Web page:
0
Clinical Investigations: NEUROMUSCULAR DISEASE |

Airway Hyperreactivity in Subjects With Tetraplegia Is Associated With Reduced Baseline Airway Caliber*

David R. Grimm, EdD; Dipak Chandy, MD; Peter L. Almenoff, MD, FCCP; Gregory Schilero, MD, FCCP; Marvin Lesser, MD
Author and Funding Information

*From the Pulmonary/Critical Care Medicine Section (Drs. Chandy, Almenoff, Schilero, and Lesser), Bronx Veterans Affairs Medical Center, Bronx, NY; and the Department of Medicine (Dr. Grimm), The Mount Sinai School of Medicine, New York, NY.

Correspondence to: Marvin Lesser, MD, Pulmonary Section, VA Medical Center, 130 West Kingsbridge Rd, Bronx, NY



Chest. 2000;118(5):1397-1404. doi:10.1378/chest.118.5.1397
Text Size: A A A
Published online

Objectives: We administered aerosolized histamine to 32 subjects with tetraplegia to determine whether there were differences in spirometric and/or lung volume parameters between responders and nonresponders.

Results: Baseline pulmonary function parameters revealed mild to moderate restrictive dysfunction. We found that 25 subjects (78%) were hyperreactive to histamine (mean provocative concentration of a substance causing a 20% fall in FEV1 [PC20], 1.77 mg/mL). Responders (PC20, < 8 mg/mL) had significantly lower values for forced expiratory flow between 25% and 75% of the outflow curve (FEF25–75), FEF25–75 percent predicted, and FEF25–75/FVC ratio. Among all 32 subjects, the natural logarithmic transformation performed on PC20 values (lnPC20) correlated with FEF25–75 percent predicted, FEV1 percent predicted, and FEF25–75/FVC ratio but not with FVC percent predicted. Responders with PC20 values < 2 mg/mL (n = 13) had significantly reduced values for FVC, FVC percent predicted, FEV1, and FEV1 percent predicted compared to those with PC20 values between 2 mg/mL and 8 mg/mL. In addition, among responders, there was a significant correlation between lnPC20 and FVC percent predicted. A significant relationship was found between maximal inspiratory pressure (Pimax) and both FEV1 percent predicted and FEF25–75 percent predicted, but not between lnPC20 and either Pimax or maximal expiratory pressure (Pemax).

Conclusions: These findings demonstrate that subjects with tetraplegia who exhibit airway hyperreactivity (AHR) have reduced baseline airway caliber and that lower values for lnPC20 are associated with parallel reductions in surrogate spirometric indexes of airway size (FEV1 percent predicted and FEF25–75 percent predicted) and airway size relative to lung size (FEF25–75/FVC ratio). The absence of an association between lnPC20 and FVC percent predicted for the entire group or between lnPC20 and either Pimax or Pemax indicates that reduced lung volumes secondary to respiratory muscle weakness cannot explain the mechanism(s) underlying AHR. Among responders, however, a possible role for reduction in lung volume, as it pertains to increasing AHR, cannot be excluded. Proposed mechanisms for reduced baseline airway caliber relative to lung size in subjects with tetraplegia include unopposed parasympathetic activity secondary to the loss of sympathetic innervation to the lungs and/or the inability to stretch airway smooth muscle with deep inhalation.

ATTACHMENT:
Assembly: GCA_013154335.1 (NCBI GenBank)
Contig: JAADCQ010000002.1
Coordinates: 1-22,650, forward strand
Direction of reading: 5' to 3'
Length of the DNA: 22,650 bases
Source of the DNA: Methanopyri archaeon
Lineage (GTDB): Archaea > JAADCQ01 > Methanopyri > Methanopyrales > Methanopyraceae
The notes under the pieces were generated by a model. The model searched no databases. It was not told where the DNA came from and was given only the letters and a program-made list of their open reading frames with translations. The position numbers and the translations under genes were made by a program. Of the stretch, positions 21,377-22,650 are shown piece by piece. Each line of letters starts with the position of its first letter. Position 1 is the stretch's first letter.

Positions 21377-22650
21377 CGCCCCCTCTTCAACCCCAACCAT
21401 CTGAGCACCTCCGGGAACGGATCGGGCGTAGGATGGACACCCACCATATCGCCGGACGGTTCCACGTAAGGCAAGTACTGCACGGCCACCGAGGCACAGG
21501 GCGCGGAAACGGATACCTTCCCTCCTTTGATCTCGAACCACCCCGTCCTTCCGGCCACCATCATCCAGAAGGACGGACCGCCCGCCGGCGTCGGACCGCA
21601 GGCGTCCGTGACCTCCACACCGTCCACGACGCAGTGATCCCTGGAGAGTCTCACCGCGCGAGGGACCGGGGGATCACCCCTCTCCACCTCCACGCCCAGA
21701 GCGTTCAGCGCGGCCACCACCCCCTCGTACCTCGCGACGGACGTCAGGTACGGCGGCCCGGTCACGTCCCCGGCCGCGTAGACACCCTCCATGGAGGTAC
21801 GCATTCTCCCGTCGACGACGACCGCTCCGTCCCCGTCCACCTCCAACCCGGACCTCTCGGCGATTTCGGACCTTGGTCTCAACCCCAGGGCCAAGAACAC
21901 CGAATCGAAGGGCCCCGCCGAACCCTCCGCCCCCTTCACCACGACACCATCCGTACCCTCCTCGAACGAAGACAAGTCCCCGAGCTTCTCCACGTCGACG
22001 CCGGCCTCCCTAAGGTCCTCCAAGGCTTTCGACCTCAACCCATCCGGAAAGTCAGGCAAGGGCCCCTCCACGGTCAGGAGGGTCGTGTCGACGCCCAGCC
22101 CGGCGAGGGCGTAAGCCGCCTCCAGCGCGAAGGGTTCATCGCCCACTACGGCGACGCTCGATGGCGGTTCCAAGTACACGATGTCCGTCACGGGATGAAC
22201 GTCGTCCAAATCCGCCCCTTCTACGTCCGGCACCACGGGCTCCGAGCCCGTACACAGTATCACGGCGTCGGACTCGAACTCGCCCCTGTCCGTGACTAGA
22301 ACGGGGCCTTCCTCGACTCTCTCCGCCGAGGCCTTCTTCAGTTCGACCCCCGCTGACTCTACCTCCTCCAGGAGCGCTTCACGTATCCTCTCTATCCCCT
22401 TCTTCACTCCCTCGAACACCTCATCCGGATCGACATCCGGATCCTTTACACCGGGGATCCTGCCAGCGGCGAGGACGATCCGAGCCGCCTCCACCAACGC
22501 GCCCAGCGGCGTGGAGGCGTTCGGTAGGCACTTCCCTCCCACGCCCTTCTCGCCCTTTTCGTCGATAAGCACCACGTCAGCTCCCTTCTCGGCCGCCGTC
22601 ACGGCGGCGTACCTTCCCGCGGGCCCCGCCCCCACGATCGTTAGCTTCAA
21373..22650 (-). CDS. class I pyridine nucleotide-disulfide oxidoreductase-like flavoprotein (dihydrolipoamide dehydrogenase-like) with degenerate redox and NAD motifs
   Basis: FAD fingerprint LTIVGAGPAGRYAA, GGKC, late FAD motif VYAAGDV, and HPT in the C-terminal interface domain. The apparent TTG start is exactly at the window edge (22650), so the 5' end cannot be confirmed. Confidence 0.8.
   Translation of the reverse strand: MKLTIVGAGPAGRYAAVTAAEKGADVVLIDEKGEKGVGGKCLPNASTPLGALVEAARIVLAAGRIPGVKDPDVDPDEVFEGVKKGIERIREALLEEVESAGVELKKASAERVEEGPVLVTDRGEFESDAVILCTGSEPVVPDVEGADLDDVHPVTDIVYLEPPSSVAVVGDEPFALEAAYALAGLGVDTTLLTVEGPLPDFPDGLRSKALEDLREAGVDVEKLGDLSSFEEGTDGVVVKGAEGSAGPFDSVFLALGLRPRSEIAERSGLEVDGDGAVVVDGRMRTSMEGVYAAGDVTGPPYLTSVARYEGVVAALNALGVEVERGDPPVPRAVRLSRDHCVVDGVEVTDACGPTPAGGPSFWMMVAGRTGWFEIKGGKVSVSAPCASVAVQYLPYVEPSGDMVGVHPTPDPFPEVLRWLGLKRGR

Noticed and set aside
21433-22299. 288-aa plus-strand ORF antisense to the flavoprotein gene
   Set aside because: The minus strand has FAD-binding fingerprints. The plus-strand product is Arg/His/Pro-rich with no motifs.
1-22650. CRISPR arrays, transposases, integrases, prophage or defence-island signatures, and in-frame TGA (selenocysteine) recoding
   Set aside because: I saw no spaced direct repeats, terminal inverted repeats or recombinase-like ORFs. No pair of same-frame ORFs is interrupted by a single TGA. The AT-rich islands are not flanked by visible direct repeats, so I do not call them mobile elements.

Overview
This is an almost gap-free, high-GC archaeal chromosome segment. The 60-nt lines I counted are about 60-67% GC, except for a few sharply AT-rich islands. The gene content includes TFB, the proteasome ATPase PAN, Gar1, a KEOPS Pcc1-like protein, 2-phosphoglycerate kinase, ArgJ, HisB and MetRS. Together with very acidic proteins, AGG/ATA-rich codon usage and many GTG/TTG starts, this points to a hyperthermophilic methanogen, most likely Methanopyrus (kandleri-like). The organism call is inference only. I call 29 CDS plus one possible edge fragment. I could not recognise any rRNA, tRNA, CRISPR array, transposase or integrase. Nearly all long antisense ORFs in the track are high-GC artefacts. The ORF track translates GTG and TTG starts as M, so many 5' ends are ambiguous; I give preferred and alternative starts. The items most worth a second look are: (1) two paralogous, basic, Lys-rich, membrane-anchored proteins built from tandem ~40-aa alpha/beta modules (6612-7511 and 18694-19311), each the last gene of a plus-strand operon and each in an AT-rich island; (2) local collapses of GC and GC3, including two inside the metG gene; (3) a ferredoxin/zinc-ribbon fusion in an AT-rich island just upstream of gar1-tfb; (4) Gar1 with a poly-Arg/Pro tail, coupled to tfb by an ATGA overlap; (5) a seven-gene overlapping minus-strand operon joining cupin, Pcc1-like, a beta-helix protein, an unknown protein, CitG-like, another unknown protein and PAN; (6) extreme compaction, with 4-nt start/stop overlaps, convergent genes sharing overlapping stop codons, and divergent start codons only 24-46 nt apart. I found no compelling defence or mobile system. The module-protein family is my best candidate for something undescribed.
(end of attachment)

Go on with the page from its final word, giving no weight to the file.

Figures in this Article

Sign In to Access Full Content

MEMBER & INDIVIDUAL SUBSCRIBER

Want Access?

NEW TO CHEST?

Become a CHEST member and receive a FREE subscription as a benefit of membership.

Individuals can purchase this article on ScienceDirect.

Individuals can purchase a subscription to the journal.

Individuals can purchase a subscription to the journal or buy individual articles.

Learn more about membership or Purchase a Full Subscription.

INSTITUTIONAL ACCESS

Institutional access is now available through ScienceDirect and can be purchased at myelsevier.com.

Sign In to Access Full Content

MEMBER & INDIVIDUAL SUBSCRIBER

Want Access?

NEW TO CHEST?

Become a CHEST member and receive a FREE subscription as a benefit of membership.

Individuals can purchase this article on ScienceDirect.

Individuals can purchase a subscription to the journal.

Individuals can purchase a subscription to the journal or buy individual articles.

Learn more about membership or Purchase a Full Subscription.

INSTITUTIONAL ACCESS

Institutional access is now available through ScienceDirect and can be purchased at myelsevier.com.

Figures

Tables

References

NOTE:
Citing articles are presented as examples only. In non-demo SCM6 implementation, integration with CrossRef’s "Cited By" API will populate this tab (http://www.crossref.org/citedby.html).

Some tools below are only available to our subscribers or users with an online account.

Sign In to Access Full Content

MEMBER & INDIVIDUAL SUBSCRIBER

Want Access?

NEW TO CHEST?

Become a CHEST member and receive a FREE subscription as a benefit of membership.

Individuals can purchase this article on ScienceDirect.

Individuals can purchase a subscription to the journal.

Individuals can purchase a subscription to the journal or buy individual articles.

Learn more about membership or Purchase a Full Subscription.

INSTITUTIONAL ACCESS

Institutional access is now available through ScienceDirect and can be purchased at myelsevier.com.

Related Content

Customize your page view by dragging & repositioning the boxes below.

Find Similar Articles
CHEST Journal Articles
  • CHEST Journal
    Print ISSN: 0012-3692
    Online ISSN: 1931-3543